Trauma is widely explored in contemporary writing but all too often, writers are careless in how they depict trauma. In such depictions, trauma serves as pornography—a way of titillating the reader, a lazy way of creating narrative tension. We see trauma as it unfolds but are rarely given a broader understanding of that trauma or its aftermath. In this course, we explore what it means to write trauma ethically in fiction and creative nonfiction. We read texts that explore trauma in some form or fashion and also produce writing that explores trauma. Over the course of the semester, we try to answer several questions by engaging in the practice of writing trauma. How do we convey the realities of trauma and its aftermath without being exploitative? How do we write trauma without traumatizing the reader? How do we write trauma without re-traumatizing ourselves when we write from personal experience? How do we write trauma without cannibalizing ourselves or the experiences of others? How do we tell stories of trauma without allowing the trauma to become the whole of our narratives? Finally, what does it mean to write trauma?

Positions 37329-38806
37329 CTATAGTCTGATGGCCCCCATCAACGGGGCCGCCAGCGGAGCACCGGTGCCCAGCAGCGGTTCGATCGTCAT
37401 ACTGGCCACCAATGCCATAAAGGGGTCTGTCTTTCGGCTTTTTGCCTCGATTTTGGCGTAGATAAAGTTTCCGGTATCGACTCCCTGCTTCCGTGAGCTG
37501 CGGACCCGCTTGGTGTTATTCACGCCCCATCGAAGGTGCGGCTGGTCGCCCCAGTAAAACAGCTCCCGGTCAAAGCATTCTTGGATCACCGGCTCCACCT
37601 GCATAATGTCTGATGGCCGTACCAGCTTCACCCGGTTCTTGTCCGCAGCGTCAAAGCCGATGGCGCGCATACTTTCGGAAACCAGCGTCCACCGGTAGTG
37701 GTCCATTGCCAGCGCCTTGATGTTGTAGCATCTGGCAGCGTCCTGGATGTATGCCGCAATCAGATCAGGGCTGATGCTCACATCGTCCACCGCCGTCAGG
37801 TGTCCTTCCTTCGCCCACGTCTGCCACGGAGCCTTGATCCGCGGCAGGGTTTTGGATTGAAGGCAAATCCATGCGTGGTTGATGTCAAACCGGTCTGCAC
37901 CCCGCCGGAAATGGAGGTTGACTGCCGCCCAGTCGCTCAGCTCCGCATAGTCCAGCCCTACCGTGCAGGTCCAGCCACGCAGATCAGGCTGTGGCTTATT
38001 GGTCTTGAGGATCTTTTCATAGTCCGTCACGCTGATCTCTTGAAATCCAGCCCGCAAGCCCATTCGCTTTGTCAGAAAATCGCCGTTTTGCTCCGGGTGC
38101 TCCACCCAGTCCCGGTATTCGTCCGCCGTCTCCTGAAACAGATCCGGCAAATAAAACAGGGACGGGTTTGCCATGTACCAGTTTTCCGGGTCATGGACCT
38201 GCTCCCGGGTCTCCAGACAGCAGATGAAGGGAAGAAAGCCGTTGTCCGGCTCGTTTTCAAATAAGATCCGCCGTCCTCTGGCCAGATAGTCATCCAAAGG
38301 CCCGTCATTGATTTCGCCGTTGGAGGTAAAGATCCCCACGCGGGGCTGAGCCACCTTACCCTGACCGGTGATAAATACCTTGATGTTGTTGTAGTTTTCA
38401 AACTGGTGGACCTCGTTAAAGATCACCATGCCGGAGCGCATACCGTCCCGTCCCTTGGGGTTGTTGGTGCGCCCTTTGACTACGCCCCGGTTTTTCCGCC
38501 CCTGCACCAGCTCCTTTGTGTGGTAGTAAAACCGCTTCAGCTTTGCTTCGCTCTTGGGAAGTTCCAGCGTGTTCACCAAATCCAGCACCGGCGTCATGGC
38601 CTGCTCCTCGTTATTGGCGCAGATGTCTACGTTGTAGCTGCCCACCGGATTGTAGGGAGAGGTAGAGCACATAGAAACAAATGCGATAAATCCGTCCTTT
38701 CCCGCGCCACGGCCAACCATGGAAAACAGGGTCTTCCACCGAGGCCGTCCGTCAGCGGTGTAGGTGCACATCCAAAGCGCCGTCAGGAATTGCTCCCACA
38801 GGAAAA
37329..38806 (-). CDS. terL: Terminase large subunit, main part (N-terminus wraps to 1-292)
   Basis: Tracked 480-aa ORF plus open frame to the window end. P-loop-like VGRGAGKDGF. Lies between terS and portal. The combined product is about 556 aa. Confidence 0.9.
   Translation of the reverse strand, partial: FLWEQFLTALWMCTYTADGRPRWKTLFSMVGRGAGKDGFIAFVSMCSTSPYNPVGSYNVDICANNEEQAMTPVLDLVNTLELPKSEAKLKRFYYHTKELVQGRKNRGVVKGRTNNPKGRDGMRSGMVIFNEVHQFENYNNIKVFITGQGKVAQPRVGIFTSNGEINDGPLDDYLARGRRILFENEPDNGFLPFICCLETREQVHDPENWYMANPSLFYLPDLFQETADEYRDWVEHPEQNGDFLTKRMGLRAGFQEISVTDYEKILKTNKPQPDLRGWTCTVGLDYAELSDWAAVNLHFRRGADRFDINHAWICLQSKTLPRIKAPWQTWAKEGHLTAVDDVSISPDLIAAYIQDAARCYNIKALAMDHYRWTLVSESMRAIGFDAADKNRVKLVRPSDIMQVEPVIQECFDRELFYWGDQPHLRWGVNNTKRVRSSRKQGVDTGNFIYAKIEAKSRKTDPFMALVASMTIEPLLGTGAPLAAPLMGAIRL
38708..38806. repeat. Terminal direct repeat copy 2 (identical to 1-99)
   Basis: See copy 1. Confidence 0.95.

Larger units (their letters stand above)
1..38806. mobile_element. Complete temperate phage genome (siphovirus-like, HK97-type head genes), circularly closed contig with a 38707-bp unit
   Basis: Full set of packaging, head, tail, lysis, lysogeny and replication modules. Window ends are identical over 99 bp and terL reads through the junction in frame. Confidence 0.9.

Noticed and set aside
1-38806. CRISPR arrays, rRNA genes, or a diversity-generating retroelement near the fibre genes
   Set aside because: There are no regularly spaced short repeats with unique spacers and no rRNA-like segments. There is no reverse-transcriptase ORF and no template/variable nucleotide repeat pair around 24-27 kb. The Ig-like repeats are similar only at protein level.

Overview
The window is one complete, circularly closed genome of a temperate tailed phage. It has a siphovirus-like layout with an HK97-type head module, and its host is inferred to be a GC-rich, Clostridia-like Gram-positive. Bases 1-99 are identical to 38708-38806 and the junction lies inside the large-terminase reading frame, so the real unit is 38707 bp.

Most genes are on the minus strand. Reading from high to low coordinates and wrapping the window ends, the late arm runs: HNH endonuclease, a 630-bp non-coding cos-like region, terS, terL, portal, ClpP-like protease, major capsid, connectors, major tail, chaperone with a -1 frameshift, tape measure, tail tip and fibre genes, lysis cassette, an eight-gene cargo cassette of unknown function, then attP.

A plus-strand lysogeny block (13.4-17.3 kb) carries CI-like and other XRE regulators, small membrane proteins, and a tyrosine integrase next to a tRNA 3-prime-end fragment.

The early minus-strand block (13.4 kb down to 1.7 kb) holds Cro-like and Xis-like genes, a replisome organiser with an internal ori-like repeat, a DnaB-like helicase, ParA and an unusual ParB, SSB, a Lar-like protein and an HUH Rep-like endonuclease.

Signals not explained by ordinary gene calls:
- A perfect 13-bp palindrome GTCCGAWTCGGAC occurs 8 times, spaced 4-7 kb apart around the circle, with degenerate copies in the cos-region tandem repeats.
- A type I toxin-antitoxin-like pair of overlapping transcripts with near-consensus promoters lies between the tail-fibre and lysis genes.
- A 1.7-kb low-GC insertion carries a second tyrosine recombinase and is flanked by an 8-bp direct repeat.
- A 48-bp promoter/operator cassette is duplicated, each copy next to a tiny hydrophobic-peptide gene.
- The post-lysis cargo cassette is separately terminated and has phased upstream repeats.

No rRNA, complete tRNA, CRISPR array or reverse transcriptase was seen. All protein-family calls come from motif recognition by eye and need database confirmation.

Also WGSS 399, AFAM 330